Printable Version
Pronunciation: dit-o Hear it!

Part of Speech: Noun

Meaning: 1. The aforesaid, the same as was just spoken or printed above. 2. The same or similar thing.

Notes: While today's word has a meager lexical family, it itself may be used as an adjective (a ditto day) or verb (to ditto what somebody else says). Rush Limbaugh fans called themselves dittoheads, and dittoship and dittology have all had brief careers in the past. Ditto is usually symbolized with the double quote sign (").

In Play: DittoDitto is a silly option to avoid repetition in a language that is rife with repetition: "Jack Daniels came to work Monday morning rather the worse for liquor and it was said, ditto last night." Repetitions like 'red, red rose' and 'Sing! Sing! Sing!' are commonplace in English: "Agnes came to the party in dittos of Maude Lynn Dresser's attire."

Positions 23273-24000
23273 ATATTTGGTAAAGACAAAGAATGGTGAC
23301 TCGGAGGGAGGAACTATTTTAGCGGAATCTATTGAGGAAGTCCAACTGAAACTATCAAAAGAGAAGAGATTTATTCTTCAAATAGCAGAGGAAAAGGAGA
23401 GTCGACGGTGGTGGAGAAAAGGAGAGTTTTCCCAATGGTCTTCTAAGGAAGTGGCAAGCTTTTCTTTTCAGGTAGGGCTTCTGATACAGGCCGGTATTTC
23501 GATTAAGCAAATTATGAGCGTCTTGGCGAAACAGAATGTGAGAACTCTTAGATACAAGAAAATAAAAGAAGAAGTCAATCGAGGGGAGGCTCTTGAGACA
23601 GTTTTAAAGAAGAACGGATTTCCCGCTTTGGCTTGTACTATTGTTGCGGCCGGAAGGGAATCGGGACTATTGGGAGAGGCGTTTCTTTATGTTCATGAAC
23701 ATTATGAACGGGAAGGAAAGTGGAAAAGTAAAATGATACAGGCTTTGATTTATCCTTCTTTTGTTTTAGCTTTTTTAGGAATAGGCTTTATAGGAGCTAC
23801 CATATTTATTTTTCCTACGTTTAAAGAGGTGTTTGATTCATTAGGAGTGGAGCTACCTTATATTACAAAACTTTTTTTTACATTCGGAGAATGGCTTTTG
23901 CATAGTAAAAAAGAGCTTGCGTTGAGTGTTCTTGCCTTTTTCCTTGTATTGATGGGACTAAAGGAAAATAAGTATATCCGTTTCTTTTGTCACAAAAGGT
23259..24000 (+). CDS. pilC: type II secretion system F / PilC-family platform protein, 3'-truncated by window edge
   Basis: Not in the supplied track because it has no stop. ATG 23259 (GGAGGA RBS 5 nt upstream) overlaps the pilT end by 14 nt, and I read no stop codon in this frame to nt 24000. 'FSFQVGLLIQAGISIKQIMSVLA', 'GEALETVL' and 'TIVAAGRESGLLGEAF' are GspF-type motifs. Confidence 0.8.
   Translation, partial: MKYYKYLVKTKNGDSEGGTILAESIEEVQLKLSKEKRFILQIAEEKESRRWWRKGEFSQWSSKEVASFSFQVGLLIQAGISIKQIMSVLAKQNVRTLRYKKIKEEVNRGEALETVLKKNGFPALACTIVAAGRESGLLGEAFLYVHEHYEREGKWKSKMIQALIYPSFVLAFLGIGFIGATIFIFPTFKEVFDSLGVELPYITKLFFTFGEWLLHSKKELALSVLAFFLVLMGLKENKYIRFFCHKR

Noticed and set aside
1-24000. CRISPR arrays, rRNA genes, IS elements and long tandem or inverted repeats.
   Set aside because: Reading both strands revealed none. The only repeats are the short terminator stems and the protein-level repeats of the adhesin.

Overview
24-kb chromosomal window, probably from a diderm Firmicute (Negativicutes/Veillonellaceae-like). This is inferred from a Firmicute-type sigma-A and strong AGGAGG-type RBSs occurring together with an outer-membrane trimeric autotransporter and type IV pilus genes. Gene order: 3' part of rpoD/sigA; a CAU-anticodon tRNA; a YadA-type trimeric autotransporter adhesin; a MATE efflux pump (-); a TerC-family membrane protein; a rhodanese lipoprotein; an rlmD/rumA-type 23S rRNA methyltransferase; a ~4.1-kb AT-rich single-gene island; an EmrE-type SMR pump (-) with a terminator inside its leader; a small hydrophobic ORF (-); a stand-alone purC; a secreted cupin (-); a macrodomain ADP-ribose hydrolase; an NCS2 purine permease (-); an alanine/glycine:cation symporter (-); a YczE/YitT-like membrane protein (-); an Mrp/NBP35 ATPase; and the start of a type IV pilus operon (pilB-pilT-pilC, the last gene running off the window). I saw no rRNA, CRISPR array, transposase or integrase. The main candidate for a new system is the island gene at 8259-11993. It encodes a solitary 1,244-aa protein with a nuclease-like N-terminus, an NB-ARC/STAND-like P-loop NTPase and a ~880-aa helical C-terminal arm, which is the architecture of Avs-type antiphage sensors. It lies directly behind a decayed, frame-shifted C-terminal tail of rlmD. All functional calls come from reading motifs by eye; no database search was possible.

Word History: Today's Good Word was borrowed from the Tuscan dialect of Italian, ditto "(in) the said (month or year)", a variant of literary Italian detto "(already) said", the past participle of dire "to say". The Italian word is a reduction of Latin dicere "speak, tell, say", found in many English borrowings like dictate, predict, dictionary. Latin inherited its word from PIE root deik- "to show, say emphatically", source also of Old English tæcan "to show", Modern English teach, Ancient Greek deiknyein "to show, indicate", German zeigen "to show", and Latin digitus "finger", a pointer, indicator. (Let's hope this contribution by the good Doctor himself is no ditto of any other dictionary's entry for today's silly Good Word.)

Dr. Goodword,

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